Theodore Roosevelt’s Stolen Watch Winds Its Way Home

CrimeJul 02, 2024

Theodore Roosevelt’s Stolen Watch Winds Its Way Home

It has been returned to the Sagamore Hill National Historic Site in New York nearly 40 years after being taken while on loan to a Buffalo museum.

Pocket watch belonging to Theodore “Teddy” Roosevelt
This pocket watch that belonged to Theodore “Teddy” Roosevelt, the 26th president of the United States, has been recovered by the National Park Service and FBI after being stolen 37 years ago.
Oyster Bay, N.Y.—A pocket watch that belonged to Theodore “Teddy” Roosevelt has been recovered after being stolen 37 years ago, the National Park Service (NPS) announced last week.

Taken while on loan for a museum exhibition, the watch eventually found its way from New York to a Florida auction house, where an auctioneer’s suspicion that the piece may be connected to the 26th president of the United States led him to research its origin.

NPS special agents, with assistance from the FBI Art Crime team, were tapped to recover the artifact after two historic sites connected to the former president’s estate confirmed its authenticity. 

A repatriation ceremony took place June 27 in New York to officially mark the return of the timepiece to Sagamore Hill National Historic Site, where it had been since Roosevelt’s death in 1919.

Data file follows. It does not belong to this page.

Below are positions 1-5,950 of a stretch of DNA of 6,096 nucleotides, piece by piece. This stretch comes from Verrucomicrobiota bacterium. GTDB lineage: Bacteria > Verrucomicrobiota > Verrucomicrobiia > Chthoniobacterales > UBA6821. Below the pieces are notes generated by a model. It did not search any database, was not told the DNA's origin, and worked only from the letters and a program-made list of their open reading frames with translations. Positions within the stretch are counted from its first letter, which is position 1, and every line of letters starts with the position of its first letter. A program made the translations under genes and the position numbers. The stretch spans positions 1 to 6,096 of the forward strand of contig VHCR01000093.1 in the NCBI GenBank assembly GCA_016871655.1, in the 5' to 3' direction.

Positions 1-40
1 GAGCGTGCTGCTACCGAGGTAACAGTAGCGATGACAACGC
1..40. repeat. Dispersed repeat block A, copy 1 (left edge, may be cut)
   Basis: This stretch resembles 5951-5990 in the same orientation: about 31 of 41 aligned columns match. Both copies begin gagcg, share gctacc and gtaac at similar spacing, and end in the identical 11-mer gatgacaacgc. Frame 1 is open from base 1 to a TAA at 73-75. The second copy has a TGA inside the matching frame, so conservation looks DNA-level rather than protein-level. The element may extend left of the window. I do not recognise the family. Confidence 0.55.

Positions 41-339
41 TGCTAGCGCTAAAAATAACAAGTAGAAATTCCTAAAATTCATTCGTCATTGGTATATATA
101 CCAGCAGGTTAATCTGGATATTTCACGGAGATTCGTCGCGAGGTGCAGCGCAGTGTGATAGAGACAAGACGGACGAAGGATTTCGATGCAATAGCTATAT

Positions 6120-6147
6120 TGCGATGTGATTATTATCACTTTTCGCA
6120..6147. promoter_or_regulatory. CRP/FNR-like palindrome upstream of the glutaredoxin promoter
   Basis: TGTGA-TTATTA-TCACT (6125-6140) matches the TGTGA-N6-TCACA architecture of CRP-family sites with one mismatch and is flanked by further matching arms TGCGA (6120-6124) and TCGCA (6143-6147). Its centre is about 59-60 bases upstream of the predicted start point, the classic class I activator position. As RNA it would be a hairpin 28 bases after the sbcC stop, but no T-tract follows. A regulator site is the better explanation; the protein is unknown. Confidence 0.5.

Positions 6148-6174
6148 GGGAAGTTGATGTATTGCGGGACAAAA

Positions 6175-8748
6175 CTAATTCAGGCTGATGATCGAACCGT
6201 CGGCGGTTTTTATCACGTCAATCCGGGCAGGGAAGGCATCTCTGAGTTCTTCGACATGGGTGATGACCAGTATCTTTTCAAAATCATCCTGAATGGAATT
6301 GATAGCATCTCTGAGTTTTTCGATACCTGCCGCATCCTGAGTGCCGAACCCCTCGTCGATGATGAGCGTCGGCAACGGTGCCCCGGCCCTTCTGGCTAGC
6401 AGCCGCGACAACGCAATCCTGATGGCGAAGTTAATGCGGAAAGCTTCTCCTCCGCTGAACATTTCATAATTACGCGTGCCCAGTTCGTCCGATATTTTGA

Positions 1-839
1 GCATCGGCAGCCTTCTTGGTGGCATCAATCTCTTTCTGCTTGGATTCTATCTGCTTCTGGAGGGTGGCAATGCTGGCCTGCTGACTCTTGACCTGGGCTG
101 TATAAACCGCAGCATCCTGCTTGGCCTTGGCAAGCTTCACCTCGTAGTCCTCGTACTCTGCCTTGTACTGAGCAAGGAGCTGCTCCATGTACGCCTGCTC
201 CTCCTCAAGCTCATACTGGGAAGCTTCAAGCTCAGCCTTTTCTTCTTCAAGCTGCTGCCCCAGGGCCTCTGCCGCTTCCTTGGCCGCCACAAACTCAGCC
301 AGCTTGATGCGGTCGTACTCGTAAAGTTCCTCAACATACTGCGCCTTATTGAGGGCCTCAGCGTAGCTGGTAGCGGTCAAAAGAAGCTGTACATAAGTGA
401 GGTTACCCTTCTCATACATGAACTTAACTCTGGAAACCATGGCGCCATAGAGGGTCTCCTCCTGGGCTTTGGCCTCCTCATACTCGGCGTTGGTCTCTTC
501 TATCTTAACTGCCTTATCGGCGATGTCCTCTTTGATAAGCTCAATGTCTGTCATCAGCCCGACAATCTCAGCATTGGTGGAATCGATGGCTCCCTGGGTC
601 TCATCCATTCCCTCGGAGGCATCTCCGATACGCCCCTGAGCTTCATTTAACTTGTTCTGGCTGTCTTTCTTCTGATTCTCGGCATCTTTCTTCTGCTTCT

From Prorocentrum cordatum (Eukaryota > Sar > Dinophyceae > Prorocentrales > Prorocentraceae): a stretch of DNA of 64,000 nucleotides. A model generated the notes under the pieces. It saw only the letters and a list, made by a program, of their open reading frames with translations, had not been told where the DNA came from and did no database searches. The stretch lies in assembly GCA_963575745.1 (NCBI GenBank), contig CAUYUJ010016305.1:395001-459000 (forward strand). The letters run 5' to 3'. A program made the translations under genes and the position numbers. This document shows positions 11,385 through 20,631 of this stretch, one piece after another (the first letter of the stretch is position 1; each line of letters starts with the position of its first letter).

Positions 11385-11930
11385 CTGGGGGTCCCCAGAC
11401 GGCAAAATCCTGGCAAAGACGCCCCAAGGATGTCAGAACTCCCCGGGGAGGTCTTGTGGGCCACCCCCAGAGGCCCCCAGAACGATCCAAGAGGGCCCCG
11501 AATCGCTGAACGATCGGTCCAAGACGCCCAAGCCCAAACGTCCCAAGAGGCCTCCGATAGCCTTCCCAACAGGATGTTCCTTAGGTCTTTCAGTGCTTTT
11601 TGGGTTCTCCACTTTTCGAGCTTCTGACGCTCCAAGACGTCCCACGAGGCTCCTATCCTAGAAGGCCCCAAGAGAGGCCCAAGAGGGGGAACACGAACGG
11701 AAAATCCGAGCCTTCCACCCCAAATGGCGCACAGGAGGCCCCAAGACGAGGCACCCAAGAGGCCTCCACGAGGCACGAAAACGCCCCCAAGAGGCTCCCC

Located on New York’s Long Island in the town of Oyster Bay, Sagamore Hill was Roosevelt’s home and was known as the “Summer White House” for the summers he spent there while president from 1901 to 1909.

The watch will be on display in a special exhibit at the historic site, free for public viewing for the next three months. 

It was last on public display at the Theodore Roosevelt Inaugural National Historic Site in Buffalo, New York.

Sagamore Hill had loaned the timepiece to the museum for an exhibition. 

On July 21, 1987, the FBI reported the pocket watch had been stolen.

Theodore “Teddy” Roosevelt’s pocket watch
Theodore “Teddy” Roosevelt’s pocket watch was stolen in 1987 from the Theodore Roosevelt Inaugural National Historic Site in Buffalo, New York, where it was on loan for an exhibition. (Photo courtesy of NPS)

No suspects were arrested in connection with the theft, and the watch’s whereabouts were unknown for decades until it reappeared at an auction house in Florida last year, NPS said. 

The auctioneer thought the 1800s pocket watch may have belonged to Roosevelt, who had many pocket watches during his life.  

According to the NPS, this particular timepiece was a gift from his youngest sister, Corinne Roosevelt Robinson, and his brother-in-law, Douglas Robinson Jr., in 1898, ahead of his departure to fight in the Spanish-American War. 

The Waltham-manufactured pocket watch bears an inscription reading, “THEODORE ROOSEVELT FROM D.R. & C.R.R,” as seen in the photo at the top of the article. 

On May 5, 1898, Roosevelt wrote to his sister, “Darling Corinne, You could not have given me a more useful present than the watch; it was exactly what I wished … Thank old Douglas for the watch – and for his many, many kindnesses.” 

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The watch accompanied Roosevelt, a lieutenant colonel, as he led the 1st U.S. Volunteer Cavalry and was with him during his charge up San Juan Hill in Cuba and while hunting in Africa.